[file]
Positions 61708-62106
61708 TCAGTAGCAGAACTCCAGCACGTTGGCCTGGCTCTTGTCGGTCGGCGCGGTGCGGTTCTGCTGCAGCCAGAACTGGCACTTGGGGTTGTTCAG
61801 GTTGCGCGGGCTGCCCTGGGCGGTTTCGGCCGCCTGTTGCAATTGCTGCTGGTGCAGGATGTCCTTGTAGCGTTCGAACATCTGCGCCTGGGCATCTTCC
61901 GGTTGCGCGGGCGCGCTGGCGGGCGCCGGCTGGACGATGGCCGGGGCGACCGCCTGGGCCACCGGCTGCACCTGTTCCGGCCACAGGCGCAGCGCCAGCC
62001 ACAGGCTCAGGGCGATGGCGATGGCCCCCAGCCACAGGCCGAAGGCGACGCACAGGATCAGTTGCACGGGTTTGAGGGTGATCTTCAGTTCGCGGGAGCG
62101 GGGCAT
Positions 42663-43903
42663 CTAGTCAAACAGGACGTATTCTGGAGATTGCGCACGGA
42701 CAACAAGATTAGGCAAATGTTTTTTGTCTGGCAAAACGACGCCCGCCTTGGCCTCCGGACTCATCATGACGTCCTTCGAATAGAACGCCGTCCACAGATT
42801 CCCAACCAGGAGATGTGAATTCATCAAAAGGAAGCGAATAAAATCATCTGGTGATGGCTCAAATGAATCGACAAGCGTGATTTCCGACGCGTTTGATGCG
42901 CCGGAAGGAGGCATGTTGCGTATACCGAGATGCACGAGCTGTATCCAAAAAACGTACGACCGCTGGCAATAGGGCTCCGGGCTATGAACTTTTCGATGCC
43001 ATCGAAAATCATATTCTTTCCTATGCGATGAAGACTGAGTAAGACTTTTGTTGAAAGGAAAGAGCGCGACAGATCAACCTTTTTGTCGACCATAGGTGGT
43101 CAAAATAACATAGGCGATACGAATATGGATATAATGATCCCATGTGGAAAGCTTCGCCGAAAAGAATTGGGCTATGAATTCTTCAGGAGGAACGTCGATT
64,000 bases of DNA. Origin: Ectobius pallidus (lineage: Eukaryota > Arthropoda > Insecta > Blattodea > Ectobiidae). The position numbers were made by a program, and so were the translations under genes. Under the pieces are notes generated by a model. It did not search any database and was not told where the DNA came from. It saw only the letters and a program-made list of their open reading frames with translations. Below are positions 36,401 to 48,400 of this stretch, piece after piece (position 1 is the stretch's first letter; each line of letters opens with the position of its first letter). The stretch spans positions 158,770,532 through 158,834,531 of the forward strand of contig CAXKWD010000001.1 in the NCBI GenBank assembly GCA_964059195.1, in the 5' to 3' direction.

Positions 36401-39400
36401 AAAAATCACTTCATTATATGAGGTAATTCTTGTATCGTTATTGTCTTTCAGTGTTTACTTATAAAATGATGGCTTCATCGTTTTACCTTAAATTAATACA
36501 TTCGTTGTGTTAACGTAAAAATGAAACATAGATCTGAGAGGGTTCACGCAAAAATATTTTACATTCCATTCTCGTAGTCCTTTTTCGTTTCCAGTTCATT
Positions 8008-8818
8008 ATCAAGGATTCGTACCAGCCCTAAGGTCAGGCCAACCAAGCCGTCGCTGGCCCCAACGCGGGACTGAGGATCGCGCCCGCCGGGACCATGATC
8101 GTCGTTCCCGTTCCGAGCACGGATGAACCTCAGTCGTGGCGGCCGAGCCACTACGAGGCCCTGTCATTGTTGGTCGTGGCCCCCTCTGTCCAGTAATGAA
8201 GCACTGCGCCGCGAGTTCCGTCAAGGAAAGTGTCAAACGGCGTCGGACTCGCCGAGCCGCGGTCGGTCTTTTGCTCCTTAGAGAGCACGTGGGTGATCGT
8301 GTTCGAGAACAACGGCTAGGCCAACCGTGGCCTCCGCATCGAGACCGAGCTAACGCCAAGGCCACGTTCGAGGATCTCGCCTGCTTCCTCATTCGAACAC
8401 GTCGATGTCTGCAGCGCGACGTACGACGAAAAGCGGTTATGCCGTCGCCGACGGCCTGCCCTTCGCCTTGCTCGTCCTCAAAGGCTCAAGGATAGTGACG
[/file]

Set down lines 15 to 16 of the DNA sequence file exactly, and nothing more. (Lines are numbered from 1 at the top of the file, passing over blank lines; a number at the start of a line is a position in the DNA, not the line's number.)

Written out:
Positions 36401-39400
36401 AAAAATCACTTCATTATATGAGGTAATTCTTGTATCGTTATTGTCTTTCAGTGTTTACTTATAAAATGATGGCTTCATCGTTTTACCTTAAATTAATACA